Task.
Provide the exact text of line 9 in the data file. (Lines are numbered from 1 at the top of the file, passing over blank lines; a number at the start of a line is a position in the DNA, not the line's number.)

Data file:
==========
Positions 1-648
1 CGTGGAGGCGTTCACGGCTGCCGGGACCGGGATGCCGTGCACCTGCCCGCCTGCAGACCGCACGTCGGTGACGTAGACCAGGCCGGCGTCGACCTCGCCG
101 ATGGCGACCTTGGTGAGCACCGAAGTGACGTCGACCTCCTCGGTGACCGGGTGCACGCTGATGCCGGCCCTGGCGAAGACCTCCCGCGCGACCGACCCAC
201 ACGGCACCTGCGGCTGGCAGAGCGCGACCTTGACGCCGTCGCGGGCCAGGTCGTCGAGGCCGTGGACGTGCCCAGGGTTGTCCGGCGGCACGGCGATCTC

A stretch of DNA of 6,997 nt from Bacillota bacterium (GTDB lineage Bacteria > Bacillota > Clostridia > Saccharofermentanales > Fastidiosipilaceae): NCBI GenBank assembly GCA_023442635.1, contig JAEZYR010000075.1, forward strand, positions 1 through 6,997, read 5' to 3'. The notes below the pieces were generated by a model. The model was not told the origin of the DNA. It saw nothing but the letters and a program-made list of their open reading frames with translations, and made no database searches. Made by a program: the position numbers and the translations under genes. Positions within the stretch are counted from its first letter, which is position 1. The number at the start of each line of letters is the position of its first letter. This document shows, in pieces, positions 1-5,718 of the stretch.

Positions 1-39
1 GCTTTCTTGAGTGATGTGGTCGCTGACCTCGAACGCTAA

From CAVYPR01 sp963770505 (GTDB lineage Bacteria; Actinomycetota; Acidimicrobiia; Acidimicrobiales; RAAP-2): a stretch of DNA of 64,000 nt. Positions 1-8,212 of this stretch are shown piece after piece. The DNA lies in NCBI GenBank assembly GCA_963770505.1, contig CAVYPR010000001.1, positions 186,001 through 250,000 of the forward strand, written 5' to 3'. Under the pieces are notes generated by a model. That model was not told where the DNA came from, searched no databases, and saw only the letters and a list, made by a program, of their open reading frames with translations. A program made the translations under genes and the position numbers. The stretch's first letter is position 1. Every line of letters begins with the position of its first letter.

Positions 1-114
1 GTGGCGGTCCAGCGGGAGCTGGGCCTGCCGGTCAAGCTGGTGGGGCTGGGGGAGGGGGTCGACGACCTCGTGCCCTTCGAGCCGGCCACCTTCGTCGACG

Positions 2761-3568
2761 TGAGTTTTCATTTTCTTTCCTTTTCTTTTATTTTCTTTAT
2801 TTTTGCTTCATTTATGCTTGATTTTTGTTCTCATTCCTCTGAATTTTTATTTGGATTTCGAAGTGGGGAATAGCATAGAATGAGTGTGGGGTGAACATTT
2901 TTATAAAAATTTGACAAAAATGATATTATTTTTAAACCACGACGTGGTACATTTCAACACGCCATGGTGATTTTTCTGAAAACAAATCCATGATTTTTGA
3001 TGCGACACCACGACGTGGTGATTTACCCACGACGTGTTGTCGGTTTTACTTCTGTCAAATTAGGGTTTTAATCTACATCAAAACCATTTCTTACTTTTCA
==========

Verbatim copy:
Positions 1-114